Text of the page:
July 25th, 2024

Retired military scientist returns home from China

By Tim Kalinowski on July 25, 2017.


tkalinowski@medicinehatnews.com
@MHNTimKal

Retired DRDC Suffield military scientist John Cherwonogrodzky recently returned from an interesting teaching experience at Shaanxi Normal University in Xi’an, China.

Cherwonogrodzky was one of 15 international lecturers invited to spend nearly two weeks from July 3 to July 14 teaching Chinese students. Cherwonogrodzky spoke on “bio-threats” at the university’s College of Life Sciences.

“China is serious about investing in its youth, and these youth are serious about learning,” said Cherwonogrodzky. “I had total freedom to talk on whatever I wanted. There was no censorship, guidance or demands. Whatever I wanted, it was fine. I think it is because they invite so many professors each summer and they assume you know what you are doing when they bring you in.”

Cherwonogrodzky says unlike many of the academics brought in for this lecture series, he has tons of practical field experience and research backing up his conclusions on bio-threats such as viruses, bacteria, natural toxins and chemical agents. It was a perspective his students seemed to find refreshing.

“A lot of the professors they get talk about other peoples’ work, but I spoke to them about the work I actually did… So when I spoke about what the state of knowledge is, and where I believe it is different from their course textbooks, they really perked up.”

Besides having a jam-packed schedule of lectures over the two weeks he was in China, Cherwonogrodzky also enjoyed several local cultural opportunities.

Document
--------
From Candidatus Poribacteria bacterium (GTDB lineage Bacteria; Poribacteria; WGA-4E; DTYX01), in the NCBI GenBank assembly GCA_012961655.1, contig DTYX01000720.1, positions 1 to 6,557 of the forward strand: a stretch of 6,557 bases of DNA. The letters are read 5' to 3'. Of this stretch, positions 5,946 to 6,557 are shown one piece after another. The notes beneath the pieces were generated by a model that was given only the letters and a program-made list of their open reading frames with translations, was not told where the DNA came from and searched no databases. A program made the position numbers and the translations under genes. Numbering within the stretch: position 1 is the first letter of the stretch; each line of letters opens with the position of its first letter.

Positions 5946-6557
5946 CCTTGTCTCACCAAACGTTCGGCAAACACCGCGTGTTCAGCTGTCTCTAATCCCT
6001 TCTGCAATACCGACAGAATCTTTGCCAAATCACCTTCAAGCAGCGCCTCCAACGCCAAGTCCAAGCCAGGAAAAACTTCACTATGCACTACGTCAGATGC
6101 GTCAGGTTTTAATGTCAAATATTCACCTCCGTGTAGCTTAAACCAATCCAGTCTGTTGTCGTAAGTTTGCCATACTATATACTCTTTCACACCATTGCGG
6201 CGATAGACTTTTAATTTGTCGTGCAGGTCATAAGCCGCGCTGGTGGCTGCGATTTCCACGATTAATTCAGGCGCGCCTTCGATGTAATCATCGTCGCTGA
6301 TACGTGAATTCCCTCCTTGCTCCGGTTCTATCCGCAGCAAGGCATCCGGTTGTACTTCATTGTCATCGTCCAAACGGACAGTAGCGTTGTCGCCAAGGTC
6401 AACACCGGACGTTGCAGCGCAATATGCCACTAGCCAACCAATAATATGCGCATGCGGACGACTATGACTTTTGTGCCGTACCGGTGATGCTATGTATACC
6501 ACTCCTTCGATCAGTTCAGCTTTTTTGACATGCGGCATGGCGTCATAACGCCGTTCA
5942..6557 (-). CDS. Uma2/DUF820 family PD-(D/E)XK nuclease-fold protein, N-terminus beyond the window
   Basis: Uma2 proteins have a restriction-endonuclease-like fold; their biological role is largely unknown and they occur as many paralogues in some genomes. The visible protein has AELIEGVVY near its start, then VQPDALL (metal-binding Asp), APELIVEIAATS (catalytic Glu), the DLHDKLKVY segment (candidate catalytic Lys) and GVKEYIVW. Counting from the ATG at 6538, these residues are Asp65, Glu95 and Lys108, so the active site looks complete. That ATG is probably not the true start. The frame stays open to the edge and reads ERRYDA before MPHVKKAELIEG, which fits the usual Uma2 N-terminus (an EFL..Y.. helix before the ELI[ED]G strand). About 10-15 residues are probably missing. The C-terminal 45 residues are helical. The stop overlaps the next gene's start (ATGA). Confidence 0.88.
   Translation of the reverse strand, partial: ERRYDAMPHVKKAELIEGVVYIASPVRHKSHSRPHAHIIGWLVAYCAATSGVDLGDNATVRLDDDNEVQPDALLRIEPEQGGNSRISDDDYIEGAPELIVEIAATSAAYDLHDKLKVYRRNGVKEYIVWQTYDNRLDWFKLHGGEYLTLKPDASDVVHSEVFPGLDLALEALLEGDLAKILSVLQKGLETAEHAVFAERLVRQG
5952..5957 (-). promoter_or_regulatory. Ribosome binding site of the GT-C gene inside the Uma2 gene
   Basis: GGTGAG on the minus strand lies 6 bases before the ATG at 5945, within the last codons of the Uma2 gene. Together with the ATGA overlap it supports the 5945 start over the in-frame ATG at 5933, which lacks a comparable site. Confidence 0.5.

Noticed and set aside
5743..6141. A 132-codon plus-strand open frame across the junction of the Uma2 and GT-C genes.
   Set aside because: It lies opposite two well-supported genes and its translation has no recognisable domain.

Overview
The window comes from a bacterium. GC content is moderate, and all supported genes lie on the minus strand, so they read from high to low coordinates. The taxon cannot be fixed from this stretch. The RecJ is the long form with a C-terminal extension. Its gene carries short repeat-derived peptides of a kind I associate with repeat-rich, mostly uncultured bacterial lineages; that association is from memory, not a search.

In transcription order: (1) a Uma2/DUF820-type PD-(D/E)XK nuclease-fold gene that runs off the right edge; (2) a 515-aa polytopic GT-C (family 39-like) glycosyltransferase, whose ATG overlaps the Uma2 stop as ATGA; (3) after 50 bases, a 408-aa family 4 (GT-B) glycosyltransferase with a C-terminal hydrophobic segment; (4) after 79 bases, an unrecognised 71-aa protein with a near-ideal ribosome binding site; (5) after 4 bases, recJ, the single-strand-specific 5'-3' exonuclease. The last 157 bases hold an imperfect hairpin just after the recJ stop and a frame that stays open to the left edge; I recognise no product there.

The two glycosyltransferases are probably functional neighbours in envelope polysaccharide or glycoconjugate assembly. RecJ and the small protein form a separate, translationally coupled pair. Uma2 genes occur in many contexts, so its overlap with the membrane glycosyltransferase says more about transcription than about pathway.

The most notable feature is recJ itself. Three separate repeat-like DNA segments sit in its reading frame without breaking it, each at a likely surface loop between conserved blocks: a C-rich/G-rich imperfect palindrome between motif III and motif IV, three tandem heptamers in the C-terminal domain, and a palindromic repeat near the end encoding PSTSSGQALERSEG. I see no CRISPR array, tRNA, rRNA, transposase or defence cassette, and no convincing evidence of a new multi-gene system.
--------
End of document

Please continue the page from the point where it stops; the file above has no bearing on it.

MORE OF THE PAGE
“In terms of sightseeing, I think the Terracotta Army, (depicting the armies of Qin Shi Huang, the first Emperor of China), was jaw-dropping. It’s a 56 square kilometre city which had been buried there. It was amazing seeing the Terracotta soldiers which had been reassembled over the years,” he said.

Cherwonogrodzky also admits to being amazed by how well the Chinese have integrated modern technology into even very traditional industries.

“We went to buy some fruit, and here is this peasant lady with her big hat and rough, orange farmers’ coat. She pops out an iPad, and she is doing all these deals right there on the street with customers using these E-transfers through their phones. I asked my translator if I were to buy something, would she have change? And I was asked: ‘Why on earth would she carry change?'”

Cherwonogrodzky felt privileged to have been asked to share some of his knowledge in China.

“It was a very positive experience,” he confirmed.

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